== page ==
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Agent Outlook: Cruising TodaySeptember 10, 2007 By: David Eisen Travel Agent
Agents say what pleases them and what could use improvement
Everybody's got an opinion nowadays, from politicians to pundits, food critics to color commentators, Ebert to Roeper—the list is exhaustive.
In the travel community, travel agents hold court as the
seers of speculation—at times praising one facet while upbraiding another. When
your livelihood depends on the workings of others, it's no wonder that strong
viewpoints are often evoked.
This is most evident in the world of cruising, where policy
changes, ship introductions, new itineraries and fare fluctuations keep agents
on their toes day in and day out. We asked agents what puts a smile on their
faces when they are awake and what keeps them up at night with worry.
Higher Prices, Better Profits
Jeff Kivet, CEO and chairman of
ability and focus on finding more exotic ports of call. Not only is it
advantageous for cruisers in general, it, too, tends to pump up per diems and
"When a line moves a ship to somewhere new in
and a better experience for clients. The lines have made a strong attempt to
replace the 'blah-blah' with ports they've never been to before."
Danny Miller should know; he's been working in the industry
for more than half a decade and is currently the director of vacation travel
for Brookline, MA-based Cleveland Circle Travel. "There are so many
cruises now," he says, "with a really great choice of
While higher prices translate into better profits, Joan
McCarty, owner of Specialty Travel in
"Carnival, for instance, has a price point that
really been a gold mine."
E-Ticketing: Losing Personal Touch With Clients
McCarty is happy about that; electronic documents, on the
other hand, are a whole different can of worms.
Many cruise lines have migrated from issuing paper documents
to e-ticketing, in an effort to provide an easier and more accessible method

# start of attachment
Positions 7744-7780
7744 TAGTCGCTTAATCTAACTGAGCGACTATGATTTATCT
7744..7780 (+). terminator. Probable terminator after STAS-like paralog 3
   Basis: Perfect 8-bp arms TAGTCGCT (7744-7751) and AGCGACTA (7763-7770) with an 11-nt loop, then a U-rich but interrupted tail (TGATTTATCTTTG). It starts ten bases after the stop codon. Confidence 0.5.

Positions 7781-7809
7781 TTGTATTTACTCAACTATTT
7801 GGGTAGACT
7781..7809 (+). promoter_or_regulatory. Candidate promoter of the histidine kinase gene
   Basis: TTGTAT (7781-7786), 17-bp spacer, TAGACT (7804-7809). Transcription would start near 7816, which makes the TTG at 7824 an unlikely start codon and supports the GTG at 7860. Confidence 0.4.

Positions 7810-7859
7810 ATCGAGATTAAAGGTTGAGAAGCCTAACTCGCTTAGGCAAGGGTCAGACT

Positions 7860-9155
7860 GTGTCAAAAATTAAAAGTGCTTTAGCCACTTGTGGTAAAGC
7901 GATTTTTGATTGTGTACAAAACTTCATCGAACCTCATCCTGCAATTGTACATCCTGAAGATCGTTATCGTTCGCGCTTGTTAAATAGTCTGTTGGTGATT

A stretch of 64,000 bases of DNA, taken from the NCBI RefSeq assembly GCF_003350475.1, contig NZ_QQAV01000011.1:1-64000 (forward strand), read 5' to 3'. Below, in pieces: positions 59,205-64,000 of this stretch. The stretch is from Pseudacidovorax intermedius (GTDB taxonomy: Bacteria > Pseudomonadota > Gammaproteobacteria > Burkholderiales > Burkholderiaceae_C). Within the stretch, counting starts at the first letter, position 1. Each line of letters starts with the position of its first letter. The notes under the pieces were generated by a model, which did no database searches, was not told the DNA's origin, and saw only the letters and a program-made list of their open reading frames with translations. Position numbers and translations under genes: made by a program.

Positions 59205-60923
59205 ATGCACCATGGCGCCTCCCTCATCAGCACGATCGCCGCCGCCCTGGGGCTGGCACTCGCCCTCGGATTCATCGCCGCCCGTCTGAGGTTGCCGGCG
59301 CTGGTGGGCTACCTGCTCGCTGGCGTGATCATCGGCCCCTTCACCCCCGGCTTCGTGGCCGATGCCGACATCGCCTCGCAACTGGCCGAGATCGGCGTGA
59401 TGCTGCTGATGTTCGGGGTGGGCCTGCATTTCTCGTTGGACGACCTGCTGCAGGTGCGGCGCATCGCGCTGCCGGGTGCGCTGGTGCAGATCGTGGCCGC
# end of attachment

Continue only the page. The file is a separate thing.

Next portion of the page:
for guests to obtain their documentation. Princess Cruises led the shift when
it went paperless last September; other cruise lines soon followed suit.
To McCarty, it's just another mechanism that is proving to
widen the void between agent and client.
"I don't like that clients are having to go online to
print out tickets," she says. "It's causing a problem because it's another
way we are losing the personal touch. The more you can touch your clients, the
For example, when mailing cruise tickets to clients, she
will often accompany them with personal bon voyage notes.
Agent and Cruise Line Relations
McCarty does admit that e-docs cut down on office costs ($16
a pop in her case). But Bill Jacob, owner of Reid Travel in
is less impressed.
"I think it's very shoddy," he bluntly says.
"It wouldn't cost the cruise lines much to send them to us." That
aside, Jacob doesn't have many other complaints. "Everything is
wonderful," he says of the current state of the cruise industry.
As for the relationship between the cruise lines and travel
Kivet hopes that the lines don't alienate the agents.
"Some think they can go along without the agents,"
he says, "and replace sales guys with numbers guys. I understand that it's
but you can't be fair-weather friends," Kivet opines.
He cites the travel industry's reaction to the attacks of
September 11, when travel agents banded together and helped bring back the
"When agents are called upon, we produce," Kivet
As for the tools being developed to help ease the work of
agents, Chad Burt, chief technology officer of Cruises & Tours Unlimited in
the electronic tools, such as improved booking applications.
Money matters still concern him and he would like to see
less competition between cruise lines to keep prices up. "When I see some
of these rates, I can't stand to sell them," he says. "It's tough
being nickel and dimed by the consumer. Pricing would be better with less